Atlas, out for early access on Steam last November, is from the makers of Ark: Survival Evolved. Much of the game feels familiar to Ark players, from the UI to the crafting system, but there have been significant improvements to skill trees and, I think, environment. Most noticeably though, instead of dinosaurs, you have pirate ships.
I didn’t jump on Atlas the minute it came out, and I don’t regret it. Unlike Ark, which you can host locally on your own private server (or join others’ publically available local servers if you are so inclined, though I only ever wanted to play with people I actually knew), Atlas is a full-on MMO. Meaning that everyone plays together at the same time…making for a great deal of the kind of online contact I in no way desire.
And had I jumped on the game when it came out, there would have been tons of that, it’s true. Now, though, the initial surge has died down, and there can be long stretches of time where I don’t hear from or see anyone. Occasionally I’ll ask global chat a question, and someone might answer, but just as often I’m one of maybe two people in the zone.
That doesn’t mean the game is empty. Far from it. One of the reasons you can’t host Atlas on your own server is that it’s huge. Each zone, on a map gridded with numbers and letters, is the size of one instance of Ark–and when you sail from zone to zone, you are technically transferring from server to server. It’s that big. So for you to host this yourself, you would have to be renting over 100+ servers. Which means that would either be hugely expensive, or you’d have to have an in somewhere with enough unattended high-performance computing to make it doable. Maybe in ten years that’ll be a thing, but now? Good luck.
There are lots of quite valid complaints about the land claiming system in Atlas. Most land, it’s true, is claimed. But some zones are Lawless Regions, where you can’t plant a flag and generally you can build anywhere. The catch is that structures built in these zones decay more swiftly than those built on claimed land — meaning that if you don’t log in for four days, your precious beach house is going to be eaten back up by the jungle.
I am okay with this. I am also okay, to my surprise, with the MMO aspect of the game that I so dreaded. Again, I attribute this to the post-release decline in the crowds. The people playing now (I speak only for PvE; I don’t play PvP and don’t intend to) are people who by and large are like me: in it for the long haul, exploring and building and sailing around. Walking through the cities they’ve built is fascinating. The building system is one of the areas that has improved since Ark, and seeing how different people utilize the landscapes in the various climates is cool.
Additionally, the rare human interaction can bear fruit. After an unfortunate run-in with a Ship of the Damned (one of a fleet of NPC ships manned by the undead that patrol the waters, I paddled ashore to an island in a frustratingly completely-claimed zone. Meaning I couldn’t build a ship or even a raft to leave the island, because you can’t build on land claimed by another group. So I begged around in global chat for awhile to no avail, and logged out dejected, mourning the stranded fate of myself and my NPC crewmate, Angry Charlotte Nine Toes (she came with that name). When I came back, not only did someone hear my plea and come to my rescue, he packed me full of food and sailed me to the nearest lawless region, for no pay or gift whatsoever, and dropped me off on an island where I could build myself a new base and a ship to sail in again. It’s the kind of selfless generosity I haven’t seen since a group of Frenchmen in Sea of Thieves jumped aboard my sinking sloop and helped me bail her out, patch her up and entertain the group of us during the whole process with a rousing jig on the accordion.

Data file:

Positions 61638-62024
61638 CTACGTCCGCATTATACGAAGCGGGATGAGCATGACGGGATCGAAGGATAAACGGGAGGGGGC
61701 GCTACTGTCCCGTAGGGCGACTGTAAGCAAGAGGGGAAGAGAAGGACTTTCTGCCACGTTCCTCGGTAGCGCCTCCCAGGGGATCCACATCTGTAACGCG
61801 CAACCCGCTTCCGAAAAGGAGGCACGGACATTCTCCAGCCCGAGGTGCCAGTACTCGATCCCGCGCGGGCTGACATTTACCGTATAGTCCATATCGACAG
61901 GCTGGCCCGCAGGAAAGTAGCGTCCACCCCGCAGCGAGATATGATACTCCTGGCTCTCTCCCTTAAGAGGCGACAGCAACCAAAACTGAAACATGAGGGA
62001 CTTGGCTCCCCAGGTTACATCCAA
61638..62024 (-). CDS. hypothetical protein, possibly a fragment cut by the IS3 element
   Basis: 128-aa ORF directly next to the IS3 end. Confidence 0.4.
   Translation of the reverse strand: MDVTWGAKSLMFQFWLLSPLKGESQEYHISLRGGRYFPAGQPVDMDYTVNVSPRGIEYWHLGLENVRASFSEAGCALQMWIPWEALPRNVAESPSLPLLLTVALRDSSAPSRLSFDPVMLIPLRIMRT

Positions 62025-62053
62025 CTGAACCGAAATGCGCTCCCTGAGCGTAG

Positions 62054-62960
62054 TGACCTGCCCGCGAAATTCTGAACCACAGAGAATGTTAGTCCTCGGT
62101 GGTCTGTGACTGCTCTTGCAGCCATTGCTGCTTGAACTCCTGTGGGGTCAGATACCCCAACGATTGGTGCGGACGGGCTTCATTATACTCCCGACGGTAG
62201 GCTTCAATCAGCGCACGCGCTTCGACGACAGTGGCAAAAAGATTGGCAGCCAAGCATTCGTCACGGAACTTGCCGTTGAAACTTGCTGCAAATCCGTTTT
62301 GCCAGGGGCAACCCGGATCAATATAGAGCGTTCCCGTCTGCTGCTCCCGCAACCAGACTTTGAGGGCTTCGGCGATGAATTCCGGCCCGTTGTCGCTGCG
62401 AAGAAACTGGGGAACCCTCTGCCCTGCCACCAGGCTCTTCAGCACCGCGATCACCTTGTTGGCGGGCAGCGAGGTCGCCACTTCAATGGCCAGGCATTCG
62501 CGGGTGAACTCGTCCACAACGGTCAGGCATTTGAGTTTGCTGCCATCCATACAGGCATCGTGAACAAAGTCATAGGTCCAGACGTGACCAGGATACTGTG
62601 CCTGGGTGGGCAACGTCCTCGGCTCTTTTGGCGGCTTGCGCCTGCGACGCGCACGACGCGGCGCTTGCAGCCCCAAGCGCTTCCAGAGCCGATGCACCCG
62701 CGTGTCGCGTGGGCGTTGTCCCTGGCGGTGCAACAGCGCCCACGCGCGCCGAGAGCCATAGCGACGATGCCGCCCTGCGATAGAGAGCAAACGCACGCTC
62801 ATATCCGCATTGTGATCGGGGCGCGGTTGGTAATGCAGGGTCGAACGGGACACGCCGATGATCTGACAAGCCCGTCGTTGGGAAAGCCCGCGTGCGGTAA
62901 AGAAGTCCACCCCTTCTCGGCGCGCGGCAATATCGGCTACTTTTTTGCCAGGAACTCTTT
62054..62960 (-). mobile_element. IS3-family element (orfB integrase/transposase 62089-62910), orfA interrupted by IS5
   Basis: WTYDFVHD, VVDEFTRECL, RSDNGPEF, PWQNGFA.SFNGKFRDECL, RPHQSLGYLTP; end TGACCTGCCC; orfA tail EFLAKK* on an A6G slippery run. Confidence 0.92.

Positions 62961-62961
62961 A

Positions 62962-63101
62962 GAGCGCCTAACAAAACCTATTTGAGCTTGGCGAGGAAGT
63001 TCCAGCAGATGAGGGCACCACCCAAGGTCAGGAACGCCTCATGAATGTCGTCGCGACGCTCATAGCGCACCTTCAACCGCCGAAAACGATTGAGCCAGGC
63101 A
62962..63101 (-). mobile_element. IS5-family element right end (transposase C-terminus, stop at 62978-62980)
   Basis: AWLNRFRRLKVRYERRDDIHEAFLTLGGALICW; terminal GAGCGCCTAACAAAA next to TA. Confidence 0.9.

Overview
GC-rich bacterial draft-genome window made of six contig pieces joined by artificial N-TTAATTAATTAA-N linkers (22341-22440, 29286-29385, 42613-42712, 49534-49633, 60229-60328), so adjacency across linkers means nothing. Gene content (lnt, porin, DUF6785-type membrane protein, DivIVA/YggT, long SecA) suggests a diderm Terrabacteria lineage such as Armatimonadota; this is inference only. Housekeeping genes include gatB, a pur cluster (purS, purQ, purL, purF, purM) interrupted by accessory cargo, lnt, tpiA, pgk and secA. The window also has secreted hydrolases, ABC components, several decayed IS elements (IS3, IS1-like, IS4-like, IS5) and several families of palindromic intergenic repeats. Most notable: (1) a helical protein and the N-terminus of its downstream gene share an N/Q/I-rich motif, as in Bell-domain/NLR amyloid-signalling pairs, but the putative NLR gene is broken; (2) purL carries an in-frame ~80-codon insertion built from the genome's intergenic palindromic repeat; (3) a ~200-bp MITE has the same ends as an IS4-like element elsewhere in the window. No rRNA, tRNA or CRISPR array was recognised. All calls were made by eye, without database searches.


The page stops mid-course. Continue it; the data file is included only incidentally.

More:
There are bugs in Atlas, it’s true, but it’s an Early Release game — of course there are bugs. Do I regret not being there when someone hacked in and and spawned a mass of whales and tanks? Nooooo. No I do not. But now that the worst of the griefers (again, at least in PvE) have grown bored and moved on, I’m quite happy to toodle about the map. The game is so large that it can honestly take you eight hours to traverse just from east to west, and as long as you keep an eye on the screen for ships of the damned it’s a great time to do other things — yoga, knitting, reading, etc. It’s the same kind of soothing as the old PotC (pre-movie) game, where you could choose, instead of bouncing out to map mode to speed along the endless sailing, to stay zoomed in seemingly forever, just you and the waves.
This isn’t why they built Atlas, of course. They want you join big companies (this is the term used for guilds, and yes it’s problematic) and wage war on each other. But, to my relief and delight, you don’t have to. If you have the patience, you can still go it alone, with the occasional encounter with a stranger for info or assistance as a welcome reminder that not all people on the internet are awful.
Not always, anyway.